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noun
Gig  n.  A job for a specified, usually short period of time; used especially for the temporary engagements of an entertainer, such as a jazz musician or a rock group; as, a one-week gig in Las Vegas.






Collaborative International Dictionary of English 0.48








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"Gig" Quotes from Famous Books



... suppose?" suggested Father Healy, as he and Dr. Marsh drove out in the doctor's gig to ...
— Grey Town - An Australian Story • Gerald Baldwin

... come to the station, which was a little way from the village, in a smart gig of his own. According to Captain Rexford's instructions, he had sent to the station a pair of horses, to be harnessed to the aforesaid carriage, which had been carefully brought on the same train with its owners. ...
— What Necessity Knows • Lily Dougall

... Bay and its neighborhood, and then walked on to Kyle-Akin, where I parted from my friend Mr. Swanson, and took boat for Loch Carron. The greater part of the following day was spent in crossing the country to the east coast in the mail-gig, through long dreary glens, and a fierce storm of wind and rain. In the lower portion of the valley occupied by the river Carron, I saw at least two fine groups of moraines. One of these, about a mile and a half above the parish manse, marks the place where ...
— The Cruise of the Betsey • Hugh Miller

... hired a horse and gig With promises to pay; And he pawned his horns for a spruce new wig, To redeem as he came away: And he whistled some tune, a waltz or a jig, And drove off at the ...
— The Works of Lord Byron, Vol. 7. - Poetry • George Gordon Byron

... to the roadside, its rough boards covered with leafy boughs, and the Union and the Confederate officer were placed in it side by side. Then the minister climbed into his old-fashioned gig, his daughter sprang lightly in by his side, took the reins and slowly led the way, followed by the extemporized hearse, while Graham on his horse rode at the feet of his friend, chief mourner in bitter truth. The negroes who had buried the dead walked on either side of the wagon bareheaded ...
— His Sombre Rivals • E. P. Roe

... it, they had chosen the other one that day, and were well along, before I caught sight of them. Father had taken Prince out of the plow, and harnessed him to a little single-seated gig we had. He was driving him, and Ned was walking behind. I saw Steve running toward them, but he was ...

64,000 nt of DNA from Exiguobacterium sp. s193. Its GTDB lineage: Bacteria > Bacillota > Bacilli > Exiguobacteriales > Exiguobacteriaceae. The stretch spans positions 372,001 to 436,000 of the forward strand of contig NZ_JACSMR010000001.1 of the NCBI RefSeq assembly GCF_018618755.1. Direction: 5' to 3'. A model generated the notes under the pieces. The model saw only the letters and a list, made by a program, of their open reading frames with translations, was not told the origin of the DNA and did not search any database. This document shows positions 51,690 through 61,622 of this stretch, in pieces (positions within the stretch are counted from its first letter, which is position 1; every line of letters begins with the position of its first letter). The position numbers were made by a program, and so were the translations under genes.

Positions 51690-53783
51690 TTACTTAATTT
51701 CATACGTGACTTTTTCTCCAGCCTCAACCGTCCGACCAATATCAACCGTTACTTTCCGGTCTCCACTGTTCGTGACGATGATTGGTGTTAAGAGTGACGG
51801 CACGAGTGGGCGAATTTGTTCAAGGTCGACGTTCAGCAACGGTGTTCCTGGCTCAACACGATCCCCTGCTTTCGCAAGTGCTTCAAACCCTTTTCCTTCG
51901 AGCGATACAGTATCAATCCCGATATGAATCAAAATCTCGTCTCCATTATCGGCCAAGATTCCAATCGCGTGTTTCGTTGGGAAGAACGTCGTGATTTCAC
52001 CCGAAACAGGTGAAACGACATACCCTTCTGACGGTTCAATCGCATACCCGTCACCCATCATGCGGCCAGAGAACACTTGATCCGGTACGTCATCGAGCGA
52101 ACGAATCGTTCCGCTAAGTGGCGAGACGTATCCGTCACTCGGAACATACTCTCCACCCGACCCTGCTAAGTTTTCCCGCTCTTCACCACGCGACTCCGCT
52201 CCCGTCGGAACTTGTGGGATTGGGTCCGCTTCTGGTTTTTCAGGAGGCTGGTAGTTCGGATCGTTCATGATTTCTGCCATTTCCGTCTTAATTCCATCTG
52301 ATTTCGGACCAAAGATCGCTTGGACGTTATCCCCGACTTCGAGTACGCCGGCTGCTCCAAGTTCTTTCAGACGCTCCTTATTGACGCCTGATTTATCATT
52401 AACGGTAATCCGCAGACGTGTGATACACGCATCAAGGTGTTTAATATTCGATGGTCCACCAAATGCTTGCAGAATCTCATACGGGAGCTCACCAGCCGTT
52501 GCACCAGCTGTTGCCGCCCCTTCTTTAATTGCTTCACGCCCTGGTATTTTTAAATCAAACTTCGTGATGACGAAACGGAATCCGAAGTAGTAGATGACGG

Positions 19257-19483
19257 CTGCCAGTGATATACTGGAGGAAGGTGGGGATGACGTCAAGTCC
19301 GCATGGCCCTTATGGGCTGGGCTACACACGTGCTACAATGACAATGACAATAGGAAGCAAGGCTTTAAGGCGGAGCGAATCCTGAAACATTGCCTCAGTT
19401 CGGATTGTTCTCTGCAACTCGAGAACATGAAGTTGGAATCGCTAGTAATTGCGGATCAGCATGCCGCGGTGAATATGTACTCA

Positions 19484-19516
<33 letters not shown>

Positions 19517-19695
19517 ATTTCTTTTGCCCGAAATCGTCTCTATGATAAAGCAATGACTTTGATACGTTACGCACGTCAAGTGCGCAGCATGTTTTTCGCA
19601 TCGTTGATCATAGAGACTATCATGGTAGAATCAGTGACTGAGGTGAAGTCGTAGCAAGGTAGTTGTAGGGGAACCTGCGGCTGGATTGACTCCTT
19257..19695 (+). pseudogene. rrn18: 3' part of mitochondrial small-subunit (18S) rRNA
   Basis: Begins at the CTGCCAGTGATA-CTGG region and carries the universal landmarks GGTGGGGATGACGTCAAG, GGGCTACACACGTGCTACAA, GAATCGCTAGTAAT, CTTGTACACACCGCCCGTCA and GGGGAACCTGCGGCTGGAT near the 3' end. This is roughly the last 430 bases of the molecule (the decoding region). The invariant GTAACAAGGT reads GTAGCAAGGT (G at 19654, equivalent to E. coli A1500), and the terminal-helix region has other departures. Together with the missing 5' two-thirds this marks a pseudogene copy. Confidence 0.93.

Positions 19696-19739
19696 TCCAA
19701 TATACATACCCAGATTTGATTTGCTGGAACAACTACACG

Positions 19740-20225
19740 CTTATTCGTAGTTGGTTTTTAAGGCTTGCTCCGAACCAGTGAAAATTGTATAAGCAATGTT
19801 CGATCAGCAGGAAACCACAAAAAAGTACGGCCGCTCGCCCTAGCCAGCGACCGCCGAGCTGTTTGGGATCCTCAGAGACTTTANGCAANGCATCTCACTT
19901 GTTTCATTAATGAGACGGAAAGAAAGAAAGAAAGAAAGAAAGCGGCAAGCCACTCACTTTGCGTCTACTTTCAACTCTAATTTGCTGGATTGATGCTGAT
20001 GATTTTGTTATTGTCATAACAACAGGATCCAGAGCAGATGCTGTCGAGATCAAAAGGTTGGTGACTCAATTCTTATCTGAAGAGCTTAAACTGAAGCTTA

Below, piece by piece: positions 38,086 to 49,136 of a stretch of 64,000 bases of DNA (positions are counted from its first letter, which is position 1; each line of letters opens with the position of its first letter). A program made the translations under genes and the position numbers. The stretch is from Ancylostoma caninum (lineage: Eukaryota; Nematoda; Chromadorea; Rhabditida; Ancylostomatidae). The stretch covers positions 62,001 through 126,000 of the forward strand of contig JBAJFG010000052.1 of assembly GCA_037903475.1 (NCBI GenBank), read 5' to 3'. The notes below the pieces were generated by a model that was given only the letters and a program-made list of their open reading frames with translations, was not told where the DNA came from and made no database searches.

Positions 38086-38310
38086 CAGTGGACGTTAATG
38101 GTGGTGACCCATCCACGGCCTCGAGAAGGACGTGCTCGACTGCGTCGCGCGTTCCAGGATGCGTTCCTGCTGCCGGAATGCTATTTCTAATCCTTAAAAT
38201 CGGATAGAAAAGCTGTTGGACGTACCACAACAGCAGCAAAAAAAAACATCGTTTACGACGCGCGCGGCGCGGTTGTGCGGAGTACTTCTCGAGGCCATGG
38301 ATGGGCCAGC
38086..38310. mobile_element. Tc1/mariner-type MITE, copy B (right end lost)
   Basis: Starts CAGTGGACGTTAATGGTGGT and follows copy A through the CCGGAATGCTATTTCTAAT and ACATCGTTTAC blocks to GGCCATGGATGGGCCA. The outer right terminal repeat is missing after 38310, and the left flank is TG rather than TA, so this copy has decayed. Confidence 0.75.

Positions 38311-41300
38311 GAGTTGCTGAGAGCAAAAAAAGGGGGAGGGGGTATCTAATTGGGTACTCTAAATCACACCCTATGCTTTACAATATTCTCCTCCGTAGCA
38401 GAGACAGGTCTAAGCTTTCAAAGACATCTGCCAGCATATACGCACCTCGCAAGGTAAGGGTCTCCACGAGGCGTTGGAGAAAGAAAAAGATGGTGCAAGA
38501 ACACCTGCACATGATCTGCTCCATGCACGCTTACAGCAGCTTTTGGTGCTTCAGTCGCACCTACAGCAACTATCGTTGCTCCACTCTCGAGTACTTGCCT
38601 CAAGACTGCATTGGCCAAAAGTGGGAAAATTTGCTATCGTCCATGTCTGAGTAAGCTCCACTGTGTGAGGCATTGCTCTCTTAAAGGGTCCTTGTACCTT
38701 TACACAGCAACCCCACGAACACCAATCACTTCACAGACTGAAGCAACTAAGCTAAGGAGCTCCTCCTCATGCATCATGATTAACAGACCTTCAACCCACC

— How to Cook Husbands • Elizabeth Strong Worthington

... was an old person of Ealing, Who was wholly devoid of good feeling; He drove a small gig, with three Owls and a Pig, Which distressed all ...
— Nonsense Books • Edward Lear

... Wayman drove was a disreputable-looking conveyance—half chaise-cart, half gig—and the pony was a vicious-looking animal, with a shaggy mane; but he was a tremendous pony to go, and the dark, marshy country flew past the travellers in the darkness like a landscape ...
— Run to Earth - A Novel • M. E. Braddon

... revere any one possessed of intellectual gifts and accomplishments, whether natural or acquired; and as he lived many years in a cottage situated on the way-side between Peebles and Innerleithen, he was frequently visited by those who passed by. Occasionally the Ettrick Shepherd would stop his gig to have a few minutes' crack with his 'friend Peter,' as he called him. At another time it would be his minister, the Rev. Mr Leckie, or some other worthy pastor, or some surgeon of the district upon his widely-extended rounds—Dr Craig, for example; or ...
— The Modern Scottish Minstrel, Volumes I-VI. - The Songs of Scotland of the Past Half Century • Various

... if it warn't thet we're down in such a benighted part of ther country, I should say that yonder was a gasoline gig." ...
— The Border Boys Across the Frontier • Fremont B. Deering

... cook and a captain bold, And the mate of the Nancy brig, And a bo'sun tight, and a midshipmite, And the crew of the captain's gig." ...
— Children's Literature - A Textbook of Sources for Teachers and Teacher-Training Classes • Charles Madison Curry

... room was a heap of snowy small garments, with a name written on paper and pinned to each. The Bishop also arrived quite safely, late that evening, having driven himself up from Christchurch in a little gig. ...
— Station Life in New Zealand • Lady Barker

... where. The baggage-wagons were crowded with officers, and "sous-officiers," who, disappointed in obtaining horses, were too indolent to walk. Even the gun-carriages, and the guns themselves, were similarly loaded, while at the head of the infantry column, in an old rickety gig, the ancient mail conveyance between Ballina and the coast, came General Humbert, Neal Kerrigan capering at his side on the old gray, whose flanks were now tastefully covered by the tri-colored ensign of one of the boats ...
— Harper's New Monthly Magazine, Vol. 2, No. 8, January, 1851 • Various